“I mean, come on. We both know that the best way to ensure that you’re remembered fifty or a hundred years from now is to link yourself to an American president. But be careful. These guys… they play rough. And their administration has been born in controversy, national shame, and illegality. And it is my bet that that’s the way they’ll go out.”

The Special Relationship (directed by Richard Loncraine in 2010)


“I have neither the time nor the inclination to explain myself to a man who rises and sleeps under the blanket of the very freedom that I provide, and then questions the manner in which I provide it. I would rather you just said thank you, and went on your way. Otherwise, I suggest you pick up a weapon, and stand a post. Either way, I don’t give a damn what you think you are entitled to!”

A Few Good Men (directed by Rob Reiner in 1992)


“Common law? What the hell is that?”

You Don’t Know Jack (directed by Barry Levinson in 2010)


“Can you imagine flying over a war and you know you can never look down? You have to look forward, or you’ll never get home. What could be braver than that?”

War Horse (directed by Steven Spielberg in 2011)


“Hey, I’m blackmailing you! Get it?”

The Artist (directed by Michel Hazanavicius in 2011)


“What is a ‘weekend?'”

Downton Abbey – Episode Two (directed by Brian Bolt in 2010)


“We’re all being lobotomized by this country’s most influential industry, that’s just thrown in the towel on any endeavor to do anything that doesn’t include the courting of twelve-year-old boys. And not even the smart twelve-year-olds – the stupid ones, the idiots, of which there are plenty, thanks in no small measure to this network. So why don’t you just change the channel? Turn off the TV. Do it right now. Go ahead.”

Studio 60 on the Sunset Strip – Pilot (directed by Thomas Schlamme in 2006)


“Ahab! You godless son of a bitch! You stop the ship, you godless son of a bitch!”

Warrior (directed by Gavin O’Connor in 2011)


“Well, let’s say that since you were little, you always dreamed of getting a lion. And you wait, and you wait, and you wait, and you wait, but the lion doesn’t come. And along comes a giraffe. You can be alone, or you can be with the giraffe.”

Beginners (directed by Mike Mills in 2010)


“As a species we’re fundamentally insane. Put more than two of us in a room, we pick sides and start dreaming up reasons to kill one another. Why do you think we invented politics and religion?”

The Mist (directed by Frank Darabont in 2007)


“Ken, I grew up in Dublin. I love Dublin. If I grew up on a farm, and was retarded, Bruges might impress me. But I didn’t, so it doesn’t.”

In Bruges (directed by Martin McDonagh in 2008)


“The hands are not the issue. The fight is the issue. The battle is the issue. Who imposes the terms of the battle will impose the terms of the peace. Think he has a handicap? No. The other guy has a handicap if he cannot control himself. You control yourself, you control him.”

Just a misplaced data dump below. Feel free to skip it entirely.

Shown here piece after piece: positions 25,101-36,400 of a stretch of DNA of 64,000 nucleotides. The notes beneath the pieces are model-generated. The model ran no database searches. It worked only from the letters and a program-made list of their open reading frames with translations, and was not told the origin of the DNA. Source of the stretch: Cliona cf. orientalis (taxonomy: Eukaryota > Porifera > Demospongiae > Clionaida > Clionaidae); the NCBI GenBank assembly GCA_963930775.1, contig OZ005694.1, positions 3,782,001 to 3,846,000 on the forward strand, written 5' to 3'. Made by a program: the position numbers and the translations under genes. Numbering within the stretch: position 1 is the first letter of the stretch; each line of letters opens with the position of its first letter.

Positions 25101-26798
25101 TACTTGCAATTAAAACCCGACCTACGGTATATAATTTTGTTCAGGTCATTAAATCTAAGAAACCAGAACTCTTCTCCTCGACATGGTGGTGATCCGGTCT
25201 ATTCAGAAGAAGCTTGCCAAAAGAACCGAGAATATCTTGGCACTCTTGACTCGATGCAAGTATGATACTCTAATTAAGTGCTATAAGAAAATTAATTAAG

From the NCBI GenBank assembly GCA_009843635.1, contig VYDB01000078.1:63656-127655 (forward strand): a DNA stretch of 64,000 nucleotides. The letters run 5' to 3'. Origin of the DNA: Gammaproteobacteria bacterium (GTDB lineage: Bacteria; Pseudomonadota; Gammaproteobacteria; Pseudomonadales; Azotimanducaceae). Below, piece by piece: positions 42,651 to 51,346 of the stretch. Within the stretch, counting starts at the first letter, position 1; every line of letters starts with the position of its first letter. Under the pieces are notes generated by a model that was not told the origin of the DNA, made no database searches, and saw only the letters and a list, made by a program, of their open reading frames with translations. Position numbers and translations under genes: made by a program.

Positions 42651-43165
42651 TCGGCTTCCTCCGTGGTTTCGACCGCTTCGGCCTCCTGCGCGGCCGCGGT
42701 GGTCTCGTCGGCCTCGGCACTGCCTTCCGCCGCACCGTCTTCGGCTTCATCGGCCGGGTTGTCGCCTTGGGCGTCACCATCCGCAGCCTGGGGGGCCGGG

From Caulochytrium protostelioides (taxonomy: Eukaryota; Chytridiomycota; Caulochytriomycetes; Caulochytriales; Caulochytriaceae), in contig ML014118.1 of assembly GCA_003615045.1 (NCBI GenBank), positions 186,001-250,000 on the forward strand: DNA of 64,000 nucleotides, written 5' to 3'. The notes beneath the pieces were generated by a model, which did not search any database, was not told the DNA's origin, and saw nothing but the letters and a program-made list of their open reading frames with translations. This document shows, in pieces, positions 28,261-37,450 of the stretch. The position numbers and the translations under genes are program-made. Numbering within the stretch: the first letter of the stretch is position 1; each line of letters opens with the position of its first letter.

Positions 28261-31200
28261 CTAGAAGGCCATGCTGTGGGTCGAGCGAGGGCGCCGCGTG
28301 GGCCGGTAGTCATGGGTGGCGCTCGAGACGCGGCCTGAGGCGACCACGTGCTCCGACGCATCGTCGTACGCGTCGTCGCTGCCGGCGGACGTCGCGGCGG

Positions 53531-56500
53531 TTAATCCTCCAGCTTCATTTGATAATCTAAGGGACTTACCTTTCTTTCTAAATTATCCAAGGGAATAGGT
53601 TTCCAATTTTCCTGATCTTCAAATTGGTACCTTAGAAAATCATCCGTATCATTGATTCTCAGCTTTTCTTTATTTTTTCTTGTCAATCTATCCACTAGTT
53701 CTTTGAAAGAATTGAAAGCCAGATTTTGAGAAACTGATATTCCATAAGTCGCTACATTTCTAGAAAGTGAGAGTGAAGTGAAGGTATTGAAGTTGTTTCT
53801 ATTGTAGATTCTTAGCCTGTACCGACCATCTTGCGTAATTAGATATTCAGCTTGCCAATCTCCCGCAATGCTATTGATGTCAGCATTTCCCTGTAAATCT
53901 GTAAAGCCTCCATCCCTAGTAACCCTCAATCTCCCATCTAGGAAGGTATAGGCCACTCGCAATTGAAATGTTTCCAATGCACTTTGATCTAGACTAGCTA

Redbelt (directed by David Mamet in 2008)


We must first awake before we can walk in the right direction. We must discover our illusions before we can even realize that we have been sleepwalking. The least and the most we can hope for is that each of us may penetrate the unknown jungle of images in which we live our daily lives. That we may discover anew where dreams end and where illusions begin. This is enough. Then we may know where we are, and each of us may decide for himself where he wants to go.

The Image (written by Daniel Boorstin in 1962)


“You’re in league with that moronic woman. You are part of a league of morons.”

Burn After Reading (directed by Joel and Ethan Coen in 2008)


“You have to make the clitoris your best friend.”

Y Tu Mamá También (directed by Alfonso Cuarón, in 2001)


“When Justine took her first crap on the potty, I wasn’t there. When she had her first sexual intercourse, I wasn’t there. So give me a break, please, with all your fucking rituals.”

Melancholia (directed by Lars von Trier in 2011)


“They have stained my fan.”

The Promise (directed by Chen Kaige in 2005)


“I’d rather sell my nuts to a castrati.”

Life as a House (directed by Irwin Winkler in 2001)


“Don’t disrespect him. He may be small, but nonetheless, he’s here to fight with me. I expect you to treat him like a man.”

A Boy and His Samurai (directed by Yoshihiro Nakamura in 2010)


“I used to think the worst thing in life was to end up all alone – it’s not. The worst thing in life is ending up with people who make you feel all alone.”

World’s Greatest Dad (directed by Bobcat Goldthwait in 2009)


“It’s always difficult to keep personal prejudice out of a thing like this. And wherever you run into it, prejudice always obscures the truth. I don’t really know what the truth is. I don’t suppose anybody will ever really know. Nine of us now seem to feel that the defendant is innocent, but we’re just gambling on probabilities – we may be wrong. We may be trying to let a guilty man go free, I don’t know. Nobody really can. But we have a reasonable doubt, and that’s something that’s very valuable in our system. No jury can declare a man guilty unless it’s SURE. We nine can’t understand how you three are still so sure. Maybe you can tell us.”